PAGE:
VARYING SUSCEPTIBILITY OF THE SAN JOSE SCALE TO SPRAYS

Author: MELANDER, A. L.

Source: Journal of Economic Entomology, Volume 8, Number 5, October 1915 , pp. 475-481(7)

Publisher: Entomological Society of America

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Abstract:

There seems to be no doubt but that sulphur-lime has ordinarily been a most efficient scalecide. In the arid region at Wawawai, Washington, Piper twelve years ago was able to announce complete destruction of the San José scale in one to two weeks after the application. Similar quick results have been observed in recent years with scales from Wenatchee. On the other hand, this insect is becoming increasingly prevalent in some of the older fruit sections of Washington, notably at Clarkston, and a critical investigation shows that not only are the scales slow to succumb to the effects of sulphur-lime but that there is a pronounced and great individual difference, many scales manifesting even a complete immunity to this insecticide.

Document Type: Research Article

Publication date: October 1, 1915

More about this publication?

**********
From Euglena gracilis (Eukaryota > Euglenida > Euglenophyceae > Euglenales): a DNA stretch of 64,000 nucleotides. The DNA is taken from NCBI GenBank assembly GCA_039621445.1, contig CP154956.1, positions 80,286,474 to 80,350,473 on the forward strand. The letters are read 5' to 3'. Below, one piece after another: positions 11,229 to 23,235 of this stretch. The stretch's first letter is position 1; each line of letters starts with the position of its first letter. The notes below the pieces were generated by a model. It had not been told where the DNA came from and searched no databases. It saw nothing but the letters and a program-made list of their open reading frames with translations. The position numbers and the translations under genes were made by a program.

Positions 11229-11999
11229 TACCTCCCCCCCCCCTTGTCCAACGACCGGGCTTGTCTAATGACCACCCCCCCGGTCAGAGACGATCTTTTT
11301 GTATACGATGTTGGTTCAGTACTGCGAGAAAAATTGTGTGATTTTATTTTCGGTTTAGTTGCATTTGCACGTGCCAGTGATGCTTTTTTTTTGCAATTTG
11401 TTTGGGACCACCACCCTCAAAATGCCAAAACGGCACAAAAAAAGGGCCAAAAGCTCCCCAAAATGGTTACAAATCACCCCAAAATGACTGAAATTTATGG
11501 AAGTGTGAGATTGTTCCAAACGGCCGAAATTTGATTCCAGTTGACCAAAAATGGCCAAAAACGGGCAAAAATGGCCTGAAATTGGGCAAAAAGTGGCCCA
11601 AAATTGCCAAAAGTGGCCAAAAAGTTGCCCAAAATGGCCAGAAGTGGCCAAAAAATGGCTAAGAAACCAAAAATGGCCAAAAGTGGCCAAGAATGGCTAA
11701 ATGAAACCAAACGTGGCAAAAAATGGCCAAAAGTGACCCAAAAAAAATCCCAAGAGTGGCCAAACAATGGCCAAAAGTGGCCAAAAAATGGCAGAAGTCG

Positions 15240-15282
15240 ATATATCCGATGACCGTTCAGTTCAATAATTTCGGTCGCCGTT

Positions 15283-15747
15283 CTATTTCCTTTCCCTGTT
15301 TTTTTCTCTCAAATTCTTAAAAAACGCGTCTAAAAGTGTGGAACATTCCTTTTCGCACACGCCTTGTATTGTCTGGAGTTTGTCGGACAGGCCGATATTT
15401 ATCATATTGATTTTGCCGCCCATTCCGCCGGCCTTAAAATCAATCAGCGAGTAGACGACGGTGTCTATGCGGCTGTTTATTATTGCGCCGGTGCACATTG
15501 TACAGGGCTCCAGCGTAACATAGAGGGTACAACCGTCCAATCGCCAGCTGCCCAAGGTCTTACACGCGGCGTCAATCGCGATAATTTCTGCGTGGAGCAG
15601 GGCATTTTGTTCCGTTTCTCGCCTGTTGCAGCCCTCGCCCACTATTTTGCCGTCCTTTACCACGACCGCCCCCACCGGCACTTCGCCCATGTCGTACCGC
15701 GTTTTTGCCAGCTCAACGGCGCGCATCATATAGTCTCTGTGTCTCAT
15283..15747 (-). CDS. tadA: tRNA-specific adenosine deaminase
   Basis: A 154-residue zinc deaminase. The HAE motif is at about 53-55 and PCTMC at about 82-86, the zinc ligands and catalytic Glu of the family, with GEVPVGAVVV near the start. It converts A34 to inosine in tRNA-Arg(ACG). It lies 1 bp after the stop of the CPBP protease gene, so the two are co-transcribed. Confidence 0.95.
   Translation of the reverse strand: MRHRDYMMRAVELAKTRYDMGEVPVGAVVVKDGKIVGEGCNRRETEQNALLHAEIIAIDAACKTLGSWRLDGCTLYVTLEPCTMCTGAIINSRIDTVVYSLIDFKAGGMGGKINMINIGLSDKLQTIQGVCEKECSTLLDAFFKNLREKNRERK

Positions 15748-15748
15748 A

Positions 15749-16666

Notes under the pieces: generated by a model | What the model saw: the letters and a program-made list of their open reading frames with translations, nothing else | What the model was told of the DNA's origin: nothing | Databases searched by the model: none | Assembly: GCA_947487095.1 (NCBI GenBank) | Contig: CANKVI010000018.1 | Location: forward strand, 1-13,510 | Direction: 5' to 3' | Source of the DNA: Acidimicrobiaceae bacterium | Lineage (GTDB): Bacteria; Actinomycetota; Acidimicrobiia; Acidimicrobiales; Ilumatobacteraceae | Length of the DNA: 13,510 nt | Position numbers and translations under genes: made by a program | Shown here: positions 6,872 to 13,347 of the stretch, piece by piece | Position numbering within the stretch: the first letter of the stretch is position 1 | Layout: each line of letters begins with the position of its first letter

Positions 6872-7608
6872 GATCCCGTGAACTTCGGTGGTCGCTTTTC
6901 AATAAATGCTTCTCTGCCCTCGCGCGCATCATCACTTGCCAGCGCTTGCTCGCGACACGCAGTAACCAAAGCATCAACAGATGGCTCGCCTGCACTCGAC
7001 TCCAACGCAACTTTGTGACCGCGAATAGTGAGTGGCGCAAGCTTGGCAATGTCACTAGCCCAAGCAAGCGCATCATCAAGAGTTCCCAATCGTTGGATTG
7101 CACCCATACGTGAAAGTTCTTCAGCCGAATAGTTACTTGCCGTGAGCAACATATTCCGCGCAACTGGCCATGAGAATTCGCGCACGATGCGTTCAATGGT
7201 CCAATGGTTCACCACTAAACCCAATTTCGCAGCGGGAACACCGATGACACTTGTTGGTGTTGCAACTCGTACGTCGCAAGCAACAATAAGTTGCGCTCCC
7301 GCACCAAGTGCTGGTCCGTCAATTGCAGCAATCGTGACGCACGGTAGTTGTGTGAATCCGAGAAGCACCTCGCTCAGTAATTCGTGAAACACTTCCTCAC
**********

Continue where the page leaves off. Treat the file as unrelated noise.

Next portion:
• Journal of Economic Entomology is published bimonthly in February, April, June, August, October, and December. The journal publishes articles on the economic significance of insects and is divided into the following sections: apiculture & social insects; arthropods in relation to plant disease; forum; insecticide resistance and resistance management; ecotoxicology; biological and microbial control; ecology and behavior; sampling and biostatistics; household and structural insects; medical entomology; molecular entomology; veterinary entomology; forest entomology; horticultural entomology; field and forage crops, and small grains; stored-product; commodity treatment and quarantine entomology; and plant resistance. In addition to research papers, Journal of Economic Entomology publishes Letters to the Editor, interpretive articles in a Forum section, Short Communications, Rapid Communications, and Book Reviews.
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